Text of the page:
In the second part of this two-part series, we share research from Emsi, the leading provider of labor market data, on the vanishing workforce.
In the first part of this two-part series, we shared insights from the National Bureau of Economic Research (NBER) on why the economic and labor numbers are unfamiliar with the ongoing talent shortage. You can find that article here.
If you are in HR, a hiring manager, or running a business, you are not alone in your struggles to find workers. Wage inflation, the persistence of the Covid-19 pandemic, and workplace fatigue are all contributing to the challenge of hiring and retaining employees. In the past, when talent acquisition created anxiety among recruiters, we knew it was just a rough patch we’d all get through. Emsi’s research suggests that we’ve entered a “sansdemic” (without people), and the “hire more people” directive we’ve heard before isn’t going to help. Emsi reports the workforce is “vanishing” and will continue to disappear for decades to come. It’s not just a matter of a low labor force participation rate (LFPR), which measures people working or actively seeking work; it is a lack of available prime-age workers.
What’s Really Happening?
The last few years have been tumultuous with the pandemic. A February 2020 study by Manpower reported that a record 70% of US businesses reported a talent shortage – more than double the 32% who were having difficulty in 2015. With the Covid-19 shutdown, unemployment rates soared. In the past, when unemployment was high, talent was plentiful. But, in the frenzy of shutdowns and layoffs, and employees working from home, coupled with extended unemployment benefits and stimulus packages, workers didn’t jump back into the workforce pool. The result – millions of people not working and millions of open jobs unfilled. Esmi reports the LFPR has dropped to lows not seen since the recession of the mid-1970s.
Companies are trying to combat employee exoduses with strategies that include “internal mobility, reskilling and job redeployment…open to part-time workers, employees who live and work remotely, and workers who need training to perform…improving employee experiences with culture and wellbeing programs to make a company (and the job) more enjoyable and rewarding.”
But these tactics won’t be enough because there won’t be sufficient numbers of prime-age workers, and Covid-19 isn’t to blame. Emsi notes that this is “history catching up to us. We’ve been approaching this cliff for decades,” and there are a growing group of researchers and writers who are noticing this same trend.
In brief, Esmi reports that “there aren’t enough millennials and GenZers to fill baby boomers’ shoes”:
- The mass exodus of boomers (workforce past)…The largest generation in US history remains a powerful cohort of key workers that still hold millions of roles. Their sudden departure from the labor force will gut the economy of crucial positions and decades of experience that will be hard to fill en masse.
- Record-low labor force participation rate (LFPR) of prime-age workers (workforce present)…Thousands voluntarily opted out of looking for work. The children and grandchildren of baby boomers are not replacing the boomers who leave the workforce.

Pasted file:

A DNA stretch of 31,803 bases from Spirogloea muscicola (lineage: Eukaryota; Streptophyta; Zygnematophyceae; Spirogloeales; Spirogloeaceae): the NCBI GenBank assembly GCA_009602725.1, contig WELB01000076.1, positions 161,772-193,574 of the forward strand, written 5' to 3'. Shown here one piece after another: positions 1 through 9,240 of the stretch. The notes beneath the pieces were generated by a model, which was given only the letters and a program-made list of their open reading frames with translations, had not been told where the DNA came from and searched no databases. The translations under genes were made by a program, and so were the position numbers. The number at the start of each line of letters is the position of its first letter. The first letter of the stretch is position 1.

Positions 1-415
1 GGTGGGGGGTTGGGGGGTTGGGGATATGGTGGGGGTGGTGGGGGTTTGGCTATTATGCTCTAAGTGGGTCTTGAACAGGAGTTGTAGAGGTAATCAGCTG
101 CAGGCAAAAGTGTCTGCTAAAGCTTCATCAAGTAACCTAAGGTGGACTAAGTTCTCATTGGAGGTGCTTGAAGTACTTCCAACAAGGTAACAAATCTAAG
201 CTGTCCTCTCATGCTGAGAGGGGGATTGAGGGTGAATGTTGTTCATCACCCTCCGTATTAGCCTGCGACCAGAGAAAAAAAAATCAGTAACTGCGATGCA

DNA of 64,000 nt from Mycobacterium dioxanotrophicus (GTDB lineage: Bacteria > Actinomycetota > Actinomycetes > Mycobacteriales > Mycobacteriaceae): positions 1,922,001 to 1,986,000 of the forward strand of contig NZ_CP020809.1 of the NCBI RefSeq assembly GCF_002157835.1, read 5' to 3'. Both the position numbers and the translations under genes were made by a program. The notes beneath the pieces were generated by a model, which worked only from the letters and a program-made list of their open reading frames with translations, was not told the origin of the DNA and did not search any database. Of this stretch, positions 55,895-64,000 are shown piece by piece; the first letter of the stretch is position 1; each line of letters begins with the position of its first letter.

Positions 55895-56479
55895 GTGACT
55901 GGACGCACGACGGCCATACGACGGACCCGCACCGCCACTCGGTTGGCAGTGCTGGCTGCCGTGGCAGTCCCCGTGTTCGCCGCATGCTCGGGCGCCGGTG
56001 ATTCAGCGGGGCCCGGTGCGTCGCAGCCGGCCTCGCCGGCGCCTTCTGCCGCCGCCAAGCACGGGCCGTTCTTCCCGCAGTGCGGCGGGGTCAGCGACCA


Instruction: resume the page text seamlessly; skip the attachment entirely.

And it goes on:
- The lowest birth rates in US history (workforce future)…The national birth rate, already in decline, hit a 35-year low in 2019, and the relative size of the working-age population has been shrinking since 2008.
Where did the Prime-Age Workforce Go?
It might be easy to understand that, according to Emsi, 2.4 million women left the workforce from February 2020 to February 2021. Many stayed at home as their children attended school remotely. But Emsi tells us that this fact was overshadowed by another mass exodus – men have been disappearing from the workforce since the 1980s. Here are some additional takeaways from what Esmi is calling an “erosion of the prime-age male workforce:”
- The prime-age male workforce (ages 25-54) plunged from 94% in 1980 to 89% in 2019. That five percentage-point drop represents over three million missing workers.
- Millennials are expected to inherit an estimated $68 trillion from their boomer parents by 2030, making them the new, wealthiest generation in history…making millennials less motivated to seek careers of their own.
- The opioid epidemic is a major culprit in siphoning prime-age men off the labor force.
- The number of prime-age men willingly opting for a part-time job jumped from six million to nearly eight million in 2019.
Valuing What You Have
With the impending shortfalls, both near-term and in future decades, Emsi tells us that:
- Education institutions and businesses will desperately compete for recruits who simply don’t exist.
- The US stands to lose $162 billion annually due to talent shortages.
We need people. We won’t be able to “technology” ourselves out of this jam but recruiting and retention strategies can help slow the impending worker drought.
Emsi summarizes it by saying – “The sansdemic is going to make a tough situation tougher still. Fewer people means fewer new ideas. Fewer students. Fewer people in research and innovation. Fewer skills in the job market. Fewer employees. Fewer products and fewer goods. Fewer opportunities for growth.” Every person is going to be of value and will need to feel valued.
If you would like to receive a copy of Emsi’s research, email us at firstname.lastname@example.org. Let us help you develop effective retention strategies.